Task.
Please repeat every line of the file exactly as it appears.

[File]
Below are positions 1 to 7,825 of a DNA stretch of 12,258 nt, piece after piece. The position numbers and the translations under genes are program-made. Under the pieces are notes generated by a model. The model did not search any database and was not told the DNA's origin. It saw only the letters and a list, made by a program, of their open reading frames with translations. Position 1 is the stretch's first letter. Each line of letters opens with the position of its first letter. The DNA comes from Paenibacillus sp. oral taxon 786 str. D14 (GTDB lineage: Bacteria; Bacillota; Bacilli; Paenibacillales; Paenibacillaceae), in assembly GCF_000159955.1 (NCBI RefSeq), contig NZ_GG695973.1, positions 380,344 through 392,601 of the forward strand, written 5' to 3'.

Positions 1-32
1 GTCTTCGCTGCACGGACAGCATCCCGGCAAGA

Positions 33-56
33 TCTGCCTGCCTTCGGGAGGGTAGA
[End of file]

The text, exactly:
Below are positions 1 to 7,825 of a DNA stretch of 12,258 nt, piece after piece. The position numbers and the translations under genes are program-made. Under the pieces are notes generated by a model. The model did not search any database and was not told the DNA's origin. It saw only the letters and a list, made by a program, of their open reading frames with translations. Position 1 is the stretch's first letter. Each line of letters opens with the position of its first letter. The DNA comes from Paenibacillus sp. oral taxon 786 str. D14 (GTDB lineage: Bacteria; Bacillota; Bacilli; Paenibacillales; Paenibacillaceae), in assembly GCF_000159955.1 (NCBI RefSeq), contig NZ_GG695973.1, positions 380,344 through 392,601 of the forward strand, written 5' to 3'.

Positions 1-32
1 GTCTTCGCTGCACGGACAGCATCCCGGCAAGA

Positions 33-56
33 TCTGCCTGCCTTCGGGAGGGTAGA